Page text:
Another worthy option for countering stresses to the liver is an herb called Milk Thistle (Silybum marianum), which has a long tradition of use as a botanical remedy. Modern research has isolated compounds referred to as silymarin within this plant, and many studies have pointed to silymarin’s effectiveness in protecting liver cells from toxic chemicals, and even in stimulating the repair and regeneration of liver cells. In 2007, a federally funded investigation identified one component of milk thistle as a potent anti-cancer agent, and suggested that it held much promise in protecting against or treating liver cancer. Be advised that if you consult sources such as the Canadian AIDS Treatment Information Exchange (CATIE) website, you may encounter concerns about whether silymarin interferes with HIV meds. But here’s what one National Institutes of Health study concluded: “Milk thistle in commonly administered dosages should not interfere with indinavir therapy in patients infected with the human immunodeficiency virus.” This and other research, we believe, suggests that milk thistle-HIV med interference is not actually a very signficant issue.

Now here’s a rather unusual dietary supplement that has been investigated for liver health: S-adenosylmethionine (SAM-e). First isolated by Italian researchers in the 1950s, SAMe is synthesized by living cells from the amino acid methionine and can’t be supplemented from food sources. In several European studies of people living with hepatitis B or C, it has been shown to help reduce jaundice, fatigue, and other symptoms. And it’s also been applied to treating alcohol-related damage to the liver. The unusual aspect of SAMe is that there’s also a great deal of published research on its value as an antidepressant and as a treatment for arthritis—so it’s quite a versatile molecule! (See the NYBC Blog at http://www.nybc.wordpress.com for more details.)

Last, we note that the New York Buyers’ Club, like its predecessor DAAIR, has carefully followed the modern, US-based study and dissemination of traditional Chinese herbal remedies for liver disease. For example, NYBC stocks Pacific Biologic’s Hepato-C and Hepato-Detox, and, more recently, has added Health Concern’s Hepatoplex One and Hepatoplex Two to its product list. Both of these California-based companies have a very good reputation for quality, and both have devised blends based on Traditional Chinese Medicine as well as current clinical experience by licensed practitioners. (Please consult the NYBC website for more information about the specific herbs in these formulas, as well as recommendations for their use.) Of course we’re always interested in hearing about the experience of our members in using these products, and so we welcome your comments and questions—just email us at contact@newyorkbuyersclub.org.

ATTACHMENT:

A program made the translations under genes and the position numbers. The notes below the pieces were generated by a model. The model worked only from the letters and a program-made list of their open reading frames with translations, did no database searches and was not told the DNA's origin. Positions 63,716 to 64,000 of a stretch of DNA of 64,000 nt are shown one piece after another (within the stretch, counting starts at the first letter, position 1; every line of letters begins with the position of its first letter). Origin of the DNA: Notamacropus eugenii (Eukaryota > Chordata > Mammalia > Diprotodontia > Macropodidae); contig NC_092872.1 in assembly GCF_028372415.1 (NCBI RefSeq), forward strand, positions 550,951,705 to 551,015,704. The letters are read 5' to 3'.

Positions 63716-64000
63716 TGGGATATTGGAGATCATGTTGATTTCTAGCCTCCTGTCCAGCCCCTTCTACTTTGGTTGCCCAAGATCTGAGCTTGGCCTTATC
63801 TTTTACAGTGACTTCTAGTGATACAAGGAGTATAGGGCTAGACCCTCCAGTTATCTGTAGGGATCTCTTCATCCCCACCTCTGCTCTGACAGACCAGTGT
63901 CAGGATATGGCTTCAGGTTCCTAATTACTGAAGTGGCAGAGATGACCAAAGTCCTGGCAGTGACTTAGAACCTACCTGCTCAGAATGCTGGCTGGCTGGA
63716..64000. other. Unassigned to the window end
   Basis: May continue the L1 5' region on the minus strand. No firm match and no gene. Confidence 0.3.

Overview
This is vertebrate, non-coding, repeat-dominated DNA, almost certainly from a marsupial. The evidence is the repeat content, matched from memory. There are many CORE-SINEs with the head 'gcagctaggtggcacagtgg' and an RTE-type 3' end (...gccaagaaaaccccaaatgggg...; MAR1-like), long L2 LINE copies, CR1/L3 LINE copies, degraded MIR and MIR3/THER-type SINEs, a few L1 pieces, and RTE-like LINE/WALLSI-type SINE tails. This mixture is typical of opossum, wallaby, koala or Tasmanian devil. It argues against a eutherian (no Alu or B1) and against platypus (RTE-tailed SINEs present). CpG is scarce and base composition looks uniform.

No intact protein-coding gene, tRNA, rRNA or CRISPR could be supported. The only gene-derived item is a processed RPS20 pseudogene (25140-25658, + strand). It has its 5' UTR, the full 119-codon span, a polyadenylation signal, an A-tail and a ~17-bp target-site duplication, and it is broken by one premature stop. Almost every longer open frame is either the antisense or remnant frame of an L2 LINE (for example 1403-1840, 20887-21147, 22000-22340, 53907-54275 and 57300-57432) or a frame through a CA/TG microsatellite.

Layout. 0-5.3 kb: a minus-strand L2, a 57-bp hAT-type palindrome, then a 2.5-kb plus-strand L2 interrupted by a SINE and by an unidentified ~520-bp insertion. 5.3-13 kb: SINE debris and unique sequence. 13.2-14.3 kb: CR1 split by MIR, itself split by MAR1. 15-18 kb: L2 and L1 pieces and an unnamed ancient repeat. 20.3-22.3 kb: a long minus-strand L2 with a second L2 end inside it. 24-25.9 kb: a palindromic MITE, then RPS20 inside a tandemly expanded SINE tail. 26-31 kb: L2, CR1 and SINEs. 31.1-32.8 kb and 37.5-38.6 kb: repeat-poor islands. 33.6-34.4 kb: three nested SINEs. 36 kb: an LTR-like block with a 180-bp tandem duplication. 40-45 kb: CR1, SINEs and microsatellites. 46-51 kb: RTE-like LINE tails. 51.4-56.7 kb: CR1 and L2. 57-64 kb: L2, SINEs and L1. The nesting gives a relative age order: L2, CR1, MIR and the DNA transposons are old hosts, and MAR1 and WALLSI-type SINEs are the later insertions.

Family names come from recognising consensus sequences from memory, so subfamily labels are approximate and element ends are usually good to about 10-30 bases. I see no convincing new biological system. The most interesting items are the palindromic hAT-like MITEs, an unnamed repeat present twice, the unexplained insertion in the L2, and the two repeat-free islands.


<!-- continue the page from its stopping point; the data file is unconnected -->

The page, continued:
Nutrients for Liver Toxicity: Practical Guide from the Canadian AIDS Treatment Information Exchange (CATIE)

CATIE provides an information sheet on liver toxicity as part of its “Practical Guide to Managing HIV Drug Side-Effects.” This info sheet suggests ways of coping with liver impairment, which is frequent in people with HIV, and may result from a variety of factors, including medication side-effects, hepatitis co-infection, repeated use of antibiotics, alcohol or drug use, or a nutrient-poor, chemically-rich diet.

Here’s an excerpt on some supplementation strategies to counteract liver impairment:


In addition to removing, as much as possible, anything that might be stressing the liver, it is very important to add the therapeutic agents that can help the liver to detoxify, repair and protect itself. There are a number of potentially useful agents, listed below:

Nutrients to Maintain Glutathione

Glutathione (GSH) is the most important intracellular antioxidant and is crucially important for protecting the liver against toxicity when it goes about its task of breaking down drugs and other toxins. Taking the following nutrients may help to maintain or increase levels of glutathione:

–vitamin C (2–6 grams per day, in divided doses)
–N-acetyl-cysteine, or NAC (500 mg, 3 times per day; always take with food because taking it on an empty stomach can cause gastrointestinal tract irritation)